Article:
Leading Article: Israel again has a leader who can fulfil its promise

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The Independent Culture
WHEN A politician's personality attracts as much opprobrium as his policies, his career is finished. And this, in a nutshell, is why the confrontational reign of Benjamin "Bibi" Netanyahu is over. The Israeli electorate has given Ehud Barak a resounding mandate for peace. And with that mandate comes the opportunity to close the divisions - between secularists and the orthodox, Jews of European and of Middle-Eastern descent, native Israelis and immigrants - that are tearing Israel apart.

The story of this election has two strands. The first is the collapse of the right and the fall of Mr Netanyahu, a man who has shrunk visibly while in office. Bibi's glib articulacy won Likud a slender victory in 1996, but this time round his inability to reconcile his opportunism with his reactionary ideology led to a crushing downfall. He leaves a depressing legacy, having exacerbated the conflicts in Israeli society, pitting communities against one another, setting back the hopes of peace and adding to the fragility of this young nation.

The second strand in this story is the rise of Israel's centre left and, in particular, of Ehud Barak, the former chief of staff and protege of Yitzhak Rabin. Likud failed to make any progress in settling the Palestinian problem during its three years in power; thankfully, many Israelis now accept that there is no alternative to the Oslo Accord. Mr Barak, having come to power with the Israeli people united as never before, must seize the moment to secure a lasting peace with the Palestinians.

Many Israelis will judge Mr Barak's time as Prime Minister on his handling of domestic issues such as jobs, the economy, religious issues and the integration of the Russian Jews. The rest of the world, and history, will judge him on his handling of three issues: South Lebanon, Golan and the Oslo Accord. He has committed himself to pull the army out of its self- declared security zone in southern Lebanon within one year. Given the number of conscript soldiers dying in an unwinnable war against Hizbollah, the Shiite militia, this has been a popular pledge. Putting it into practice will be more difficult, since the army will want a face-saving method of withdrawal. The future of the security zone is intimately connected with Israel's occupation of the Golan Heights, north of the Sea of Galilee. This is a more thorny issue than southern Lebanon, because there are Jewish settlements on the Heights and the land overlooks northern Israel. Though the Israeli army may want Golan demilitarised in return for their withdrawal, Syria will gain a significant reward for its agreement.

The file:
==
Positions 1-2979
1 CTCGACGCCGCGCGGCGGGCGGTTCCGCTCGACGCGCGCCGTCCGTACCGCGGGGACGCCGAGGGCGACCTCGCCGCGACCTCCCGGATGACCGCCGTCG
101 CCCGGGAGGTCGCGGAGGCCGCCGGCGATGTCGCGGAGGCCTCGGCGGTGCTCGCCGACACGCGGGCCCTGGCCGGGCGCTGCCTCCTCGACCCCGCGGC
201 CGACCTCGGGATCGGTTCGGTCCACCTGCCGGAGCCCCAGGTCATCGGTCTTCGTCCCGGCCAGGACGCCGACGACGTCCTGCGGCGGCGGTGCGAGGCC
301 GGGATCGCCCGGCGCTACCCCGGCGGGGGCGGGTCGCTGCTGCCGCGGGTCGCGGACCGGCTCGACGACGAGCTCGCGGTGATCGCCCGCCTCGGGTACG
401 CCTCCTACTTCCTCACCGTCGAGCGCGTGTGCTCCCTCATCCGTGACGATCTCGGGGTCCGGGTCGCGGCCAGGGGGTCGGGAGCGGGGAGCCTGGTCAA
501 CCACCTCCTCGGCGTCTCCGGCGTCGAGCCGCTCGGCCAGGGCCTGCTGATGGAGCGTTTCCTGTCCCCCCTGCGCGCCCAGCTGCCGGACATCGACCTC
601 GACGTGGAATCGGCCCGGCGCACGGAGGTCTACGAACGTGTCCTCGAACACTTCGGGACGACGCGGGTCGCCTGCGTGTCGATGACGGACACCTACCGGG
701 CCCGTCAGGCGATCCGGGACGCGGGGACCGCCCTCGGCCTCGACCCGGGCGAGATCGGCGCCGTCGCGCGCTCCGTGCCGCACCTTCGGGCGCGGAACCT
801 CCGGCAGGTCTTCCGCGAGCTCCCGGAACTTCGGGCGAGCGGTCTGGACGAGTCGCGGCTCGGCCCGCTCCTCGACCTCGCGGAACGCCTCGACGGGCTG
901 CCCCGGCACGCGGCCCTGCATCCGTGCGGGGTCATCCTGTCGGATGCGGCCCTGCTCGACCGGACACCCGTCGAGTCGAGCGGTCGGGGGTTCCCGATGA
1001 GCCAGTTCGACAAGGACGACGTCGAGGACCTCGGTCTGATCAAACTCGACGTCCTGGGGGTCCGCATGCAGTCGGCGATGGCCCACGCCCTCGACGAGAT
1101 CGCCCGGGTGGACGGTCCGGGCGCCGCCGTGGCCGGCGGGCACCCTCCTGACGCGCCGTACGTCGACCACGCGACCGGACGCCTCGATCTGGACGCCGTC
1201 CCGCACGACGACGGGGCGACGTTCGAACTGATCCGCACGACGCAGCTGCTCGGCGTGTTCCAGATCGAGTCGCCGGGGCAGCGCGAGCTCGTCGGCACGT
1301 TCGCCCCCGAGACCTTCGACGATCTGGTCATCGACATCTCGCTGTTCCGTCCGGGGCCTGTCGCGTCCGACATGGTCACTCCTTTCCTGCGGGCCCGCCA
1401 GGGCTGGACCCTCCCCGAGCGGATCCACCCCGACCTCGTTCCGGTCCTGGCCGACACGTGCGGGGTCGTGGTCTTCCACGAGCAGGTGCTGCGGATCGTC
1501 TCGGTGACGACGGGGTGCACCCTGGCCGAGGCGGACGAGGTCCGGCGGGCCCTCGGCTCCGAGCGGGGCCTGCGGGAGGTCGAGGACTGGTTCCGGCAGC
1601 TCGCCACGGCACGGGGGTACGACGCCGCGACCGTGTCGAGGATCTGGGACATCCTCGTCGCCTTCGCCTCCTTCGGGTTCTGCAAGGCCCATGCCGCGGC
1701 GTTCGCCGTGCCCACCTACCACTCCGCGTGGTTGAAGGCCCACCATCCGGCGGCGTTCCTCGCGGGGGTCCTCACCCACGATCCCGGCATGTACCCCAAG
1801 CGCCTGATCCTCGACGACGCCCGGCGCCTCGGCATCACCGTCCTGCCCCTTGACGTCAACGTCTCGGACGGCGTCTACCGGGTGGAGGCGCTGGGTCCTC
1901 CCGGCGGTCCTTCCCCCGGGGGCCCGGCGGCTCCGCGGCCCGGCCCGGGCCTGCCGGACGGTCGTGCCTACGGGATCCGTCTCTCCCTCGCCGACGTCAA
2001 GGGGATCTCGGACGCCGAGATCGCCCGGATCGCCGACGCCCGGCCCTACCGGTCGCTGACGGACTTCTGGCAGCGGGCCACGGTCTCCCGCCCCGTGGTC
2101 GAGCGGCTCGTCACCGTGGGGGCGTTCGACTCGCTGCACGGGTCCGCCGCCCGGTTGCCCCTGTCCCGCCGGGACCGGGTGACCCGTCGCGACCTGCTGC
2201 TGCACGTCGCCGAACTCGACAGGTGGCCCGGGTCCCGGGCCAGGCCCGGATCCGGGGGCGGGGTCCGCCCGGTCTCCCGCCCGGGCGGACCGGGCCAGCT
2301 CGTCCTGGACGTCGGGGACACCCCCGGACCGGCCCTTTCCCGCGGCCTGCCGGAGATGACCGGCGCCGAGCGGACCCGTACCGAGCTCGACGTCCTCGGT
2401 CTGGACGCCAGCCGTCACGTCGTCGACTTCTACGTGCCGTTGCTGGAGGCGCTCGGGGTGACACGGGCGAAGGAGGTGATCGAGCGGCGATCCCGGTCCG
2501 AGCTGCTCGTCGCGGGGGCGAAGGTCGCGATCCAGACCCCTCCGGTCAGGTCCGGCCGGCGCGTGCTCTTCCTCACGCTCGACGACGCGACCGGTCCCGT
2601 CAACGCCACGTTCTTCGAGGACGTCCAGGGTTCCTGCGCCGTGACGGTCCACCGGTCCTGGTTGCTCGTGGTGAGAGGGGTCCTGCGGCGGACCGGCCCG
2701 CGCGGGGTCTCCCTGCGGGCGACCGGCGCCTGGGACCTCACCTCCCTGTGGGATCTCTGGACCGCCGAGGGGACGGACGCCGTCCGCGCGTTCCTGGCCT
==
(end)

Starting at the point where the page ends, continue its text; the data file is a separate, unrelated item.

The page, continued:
Fortunately, the Oslo Accord is initially more tractable than either Lebanon or Golan. Mr Barak must swiftly put into effect the pledges Israel made in the Wye agreement. The army should leave all the areas of the West Bank indicated in the agreement. The road between the Gaza Strip and the West Bank must be opened. Prisoners must be released. All this is feasible.

What will be more difficult is dealing with the settlers who barely recognise the authority of the Israeli government and are bristling with weapons. They may well return to violence against Arabs and acts of provocation to derail the peace. But Israelis have elected Mr Barak not only to bring them peace with the Palestinians, but also with each other. The settlers and other extremists must no longer be allowed to skew Israel from its development towards liberal democracy.

Mr Barak will today be feeling a heavy weight of history on his shoulders. But there is once again a sense that Israel has a leader who can live up to the expectations of that history. Mr Barak faces political minefields which will be trickier to negotiate than anything he has faced so far, but the prize is worth fighting for: the long-term security of Israel through the creation of a Palestinian state.

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